Internet Protocol Version 6 (IPv6) is a new suite of standard protocols for the network layer of the Internet defined by IETF to replace the current version of Internet Protocol version 4 (IPv4). IPv6 is also called as Next Generation Internet Protocol or IPng.
IPv6 is designed to be an evolutionary step from IPv4. It is a natural increment to IPv4. It can be installed as a normal software upgrade in internet devices and is interoperable with the current IPv4. Its deployment strategy is designed to not have any flag days or other dependencies. IPv6 is designed to run well on high performance networks (e.g. Gigabit Ethernet, OC-12, ATM, etc.) and at the same time still be efficient for low bandwidth networks (e.g. wireless). In addition, it provides a platform for new internet functionality that will be required in the near future.
IPv6 describes rules for three types of addressing: unicast (one host to one other host), anycast (one host to the nearest of multiple hosts), and multicast (one host to multiple hosts). Additional advantages of IPv6 are:
Options are specified in an extension to the header that is examined only at the destination, thus speeding up overall network performance.
The introduction of an "anycast" address provides the possibility of sending a message to the nearest of several possible gateway hosts with the idea that any one of them can manage the forwarding of the packet to others. Anycast messages can be used to update routing tables along the line.
Packets can be identified as belonging to a particular "flow" so that packets that are part of a multimedia presentation that needs to arrive in "real time" can be provided a higher quality-of-service relative to other customers.
The IPv6 header now includes extensions that allow a packet to specify a mechanism for authenticating its origin, for ensuring data integrity, and for ensuring privacy.
New header format
Large address space
Efficient and hierarchical addressing and faster routing infrastructure
Stateless and stateful address configuration
Mobile support (Mobile IPv6)
Built-in network layer security
Better support for QoS
New protocol for neighboring node interaction
Addressing Format :
An IPv4 address is a 32-bit value that's usually written in "dotted quad" representation, where each "quad" represents a byte value between 0 and 255, for example:
This allows a theoretical number of 2^32 or ~4 billion hosts to be connected on the Internet. Due to grouping, not all addresses are available today.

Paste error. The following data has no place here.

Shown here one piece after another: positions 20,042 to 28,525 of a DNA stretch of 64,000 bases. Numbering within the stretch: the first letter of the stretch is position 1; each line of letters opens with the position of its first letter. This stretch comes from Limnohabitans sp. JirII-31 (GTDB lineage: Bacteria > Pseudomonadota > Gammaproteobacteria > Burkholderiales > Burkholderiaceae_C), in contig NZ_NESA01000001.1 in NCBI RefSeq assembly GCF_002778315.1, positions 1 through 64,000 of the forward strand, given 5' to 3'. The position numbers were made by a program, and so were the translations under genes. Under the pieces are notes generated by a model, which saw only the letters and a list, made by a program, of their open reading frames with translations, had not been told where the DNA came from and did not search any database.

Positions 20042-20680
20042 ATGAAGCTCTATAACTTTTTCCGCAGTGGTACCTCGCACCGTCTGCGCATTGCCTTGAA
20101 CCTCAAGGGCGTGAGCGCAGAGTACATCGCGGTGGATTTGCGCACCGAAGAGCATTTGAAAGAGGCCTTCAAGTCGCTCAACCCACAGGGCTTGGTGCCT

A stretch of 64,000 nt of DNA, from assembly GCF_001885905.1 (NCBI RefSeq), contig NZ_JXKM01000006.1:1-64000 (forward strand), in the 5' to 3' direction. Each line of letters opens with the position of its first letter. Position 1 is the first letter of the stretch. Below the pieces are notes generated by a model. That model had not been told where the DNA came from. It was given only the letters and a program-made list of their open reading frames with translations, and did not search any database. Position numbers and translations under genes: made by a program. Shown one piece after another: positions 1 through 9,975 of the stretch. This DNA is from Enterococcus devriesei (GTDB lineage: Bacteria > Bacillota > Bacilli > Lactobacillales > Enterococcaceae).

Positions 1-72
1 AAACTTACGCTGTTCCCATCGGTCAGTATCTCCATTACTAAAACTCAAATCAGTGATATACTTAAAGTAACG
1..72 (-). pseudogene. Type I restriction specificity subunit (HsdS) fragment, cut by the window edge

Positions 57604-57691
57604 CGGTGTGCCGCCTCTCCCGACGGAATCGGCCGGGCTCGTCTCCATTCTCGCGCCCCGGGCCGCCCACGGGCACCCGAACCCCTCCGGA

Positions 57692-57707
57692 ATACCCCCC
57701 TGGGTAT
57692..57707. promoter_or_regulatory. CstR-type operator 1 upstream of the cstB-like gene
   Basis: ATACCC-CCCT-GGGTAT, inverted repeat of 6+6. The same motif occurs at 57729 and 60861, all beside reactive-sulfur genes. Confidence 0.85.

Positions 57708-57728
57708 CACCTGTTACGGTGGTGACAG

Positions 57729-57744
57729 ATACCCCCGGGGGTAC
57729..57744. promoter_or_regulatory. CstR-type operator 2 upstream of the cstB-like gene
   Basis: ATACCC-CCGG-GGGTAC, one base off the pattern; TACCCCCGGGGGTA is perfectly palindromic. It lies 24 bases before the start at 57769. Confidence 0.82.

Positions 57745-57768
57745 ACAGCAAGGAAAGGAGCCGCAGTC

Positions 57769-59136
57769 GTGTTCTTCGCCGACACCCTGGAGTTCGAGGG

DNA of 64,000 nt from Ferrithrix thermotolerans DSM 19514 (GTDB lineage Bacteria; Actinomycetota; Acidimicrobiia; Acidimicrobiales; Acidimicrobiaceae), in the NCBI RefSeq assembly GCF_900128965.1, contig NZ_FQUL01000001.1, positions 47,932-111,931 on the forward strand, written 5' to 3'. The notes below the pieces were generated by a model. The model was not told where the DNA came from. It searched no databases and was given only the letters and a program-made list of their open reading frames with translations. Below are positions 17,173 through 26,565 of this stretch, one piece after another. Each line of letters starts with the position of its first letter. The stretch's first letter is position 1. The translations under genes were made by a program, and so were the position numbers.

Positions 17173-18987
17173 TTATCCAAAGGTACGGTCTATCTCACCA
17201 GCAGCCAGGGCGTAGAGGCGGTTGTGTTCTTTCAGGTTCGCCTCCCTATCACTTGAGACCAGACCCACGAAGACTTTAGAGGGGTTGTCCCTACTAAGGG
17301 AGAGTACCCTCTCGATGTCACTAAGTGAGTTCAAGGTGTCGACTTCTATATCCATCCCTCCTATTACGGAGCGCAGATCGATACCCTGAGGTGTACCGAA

IPv6 addresses use 128-bit technology, which results in 2^128 theoretically addressable hosts. This allows a really big number of machines to be addressed, and it will fit all today's requirements plus PDAs, cell phones, and even IP phones in the near future without any sweat. When writing IPv6 addresses, they are usually divided into groups of 16 bits written as four hex digits, and the groups are separated by colons. An example is:
This shows a special thing -- a number of consecutive zeros can be abbreviated by a single "::" once in the v6 number. The above address is thus equivalent to fe80:0:00:000:2a0:d2ff:fea5:e9f5 -- leading zeros within groups can be omitted.
Mobile IPv6 allows an IPv6 node to be mobile - to arbitrarily change its location on an IPv6 network - and still maintain existing connections. When an IPv6 node changes its location, it might also change its link. When an IPv6 node changes its link, its IPv6 address might also change in order to maintain connectivity. There are mechanisms to allow for the change in addresses when moving to a different link, such as stateful and stateless address autoconfiguration for IPv6. However, when the address changes, the existing connections of the mobile node that are using the address assigned from the previously connected link cannot be maintained and are ungracefully terminated. The key benefit of Mobile IPv6 is that even though the mobile node changes locations and addresses, the existing connections through which the mobile node is communicating are maintained.